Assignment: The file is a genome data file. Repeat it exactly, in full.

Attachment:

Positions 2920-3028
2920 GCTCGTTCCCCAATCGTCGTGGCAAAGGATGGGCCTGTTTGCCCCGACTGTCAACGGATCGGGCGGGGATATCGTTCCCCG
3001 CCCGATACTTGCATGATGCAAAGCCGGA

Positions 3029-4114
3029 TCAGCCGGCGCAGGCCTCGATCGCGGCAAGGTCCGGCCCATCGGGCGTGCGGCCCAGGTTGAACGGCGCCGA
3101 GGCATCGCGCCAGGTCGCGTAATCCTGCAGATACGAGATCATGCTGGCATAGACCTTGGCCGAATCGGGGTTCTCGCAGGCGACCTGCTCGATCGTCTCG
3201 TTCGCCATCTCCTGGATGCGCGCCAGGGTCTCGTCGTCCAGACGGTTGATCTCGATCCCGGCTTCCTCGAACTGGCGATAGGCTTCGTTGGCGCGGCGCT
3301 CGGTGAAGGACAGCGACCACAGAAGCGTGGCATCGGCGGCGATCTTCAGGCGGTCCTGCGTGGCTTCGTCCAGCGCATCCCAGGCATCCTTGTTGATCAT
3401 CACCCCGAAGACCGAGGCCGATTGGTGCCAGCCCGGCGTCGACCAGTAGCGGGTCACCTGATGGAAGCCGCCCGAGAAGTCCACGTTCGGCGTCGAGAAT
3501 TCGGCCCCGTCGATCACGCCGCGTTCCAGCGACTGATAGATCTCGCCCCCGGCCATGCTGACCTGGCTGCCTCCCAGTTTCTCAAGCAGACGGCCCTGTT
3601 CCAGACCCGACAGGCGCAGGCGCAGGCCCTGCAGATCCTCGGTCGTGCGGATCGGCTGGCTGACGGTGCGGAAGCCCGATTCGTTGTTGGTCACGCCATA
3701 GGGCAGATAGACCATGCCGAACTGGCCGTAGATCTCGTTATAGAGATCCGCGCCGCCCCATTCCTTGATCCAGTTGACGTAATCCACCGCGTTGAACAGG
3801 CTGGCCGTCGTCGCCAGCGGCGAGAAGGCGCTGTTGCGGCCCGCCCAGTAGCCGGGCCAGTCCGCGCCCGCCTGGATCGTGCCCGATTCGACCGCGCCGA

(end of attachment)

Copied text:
Positions 2920-3028
2920 GCTCGTTCCCCAATCGTCGTGGCAAAGGATGGGCCTGTTTGCCCCGACTGTCAACGGATCGGGCGGGGATATCGTTCCCCG
3001 CCCGATACTTGCATGATGCAAAGCCGGA

Positions 3029-4114
3029 TCAGCCGGCGCAGGCCTCGATCGCGGCAAGGTCCGGCCCATCGGGCGTGCGGCCCAGGTTGAACGGCGCCGA
3101 GGCATCGCGCCAGGTCGCGTAATCCTGCAGATACGAGATCATGCTGGCATAGACCTTGGCCGAATCGGGGTTCTCGCAGGCGACCTGCTCGATCGTCTCG
3201 TTCGCCATCTCCTGGATGCGCGCCAGGGTCTCGTCGTCCAGACGGTTGATCTCGATCCCGGCTTCCTCGAACTGGCGATAGGCTTCGTTGGCGCGGCGCT
3301 CGGTGAAGGACAGCGACCACAGAAGCGTGGCATCGGCGGCGATCTTCAGGCGGTCCTGCGTGGCTTCGTCCAGCGCATCCCAGGCATCCTTGTTGATCAT
3401 CACCCCGAAGACCGAGGCCGATTGGTGCCAGCCCGGCGTCGACCAGTAGCGGGTCACCTGATGGAAGCCGCCCGAGAAGTCCACGTTCGGCGTCGAGAAT
3501 TCGGCCCCGTCGATCACGCCGCGTTCCAGCGACTGATAGATCTCGCCCCCGGCCATGCTGACCTGGCTGCCTCCCAGTTTCTCAAGCAGACGGCCCTGTT
3601 CCAGACCCGACAGGCGCAGGCGCAGGCCCTGCAGATCCTCGGTCGTGCGGATCGGCTGGCTGACGGTGCGGAAGCCCGATTCGTTGTTGGTCACGCCATA
3701 GGGCAGATAGACCATGCCGAACTGGCCGTAGATCTCGTTATAGAGATCCGCGCCGCCCCATTCCTTGATCCAGTTGACGTAATCCACCGCGTTGAACAGG
3801 CTGGCCGTCGTCGCCAGCGGCGAGAAGGCGCTGTTGCGGCCCGCCCAGTAGCCGGGCCAGTCCGCGCCCGCCTGGATCGTGCCCGATTCGACCGCGCCGA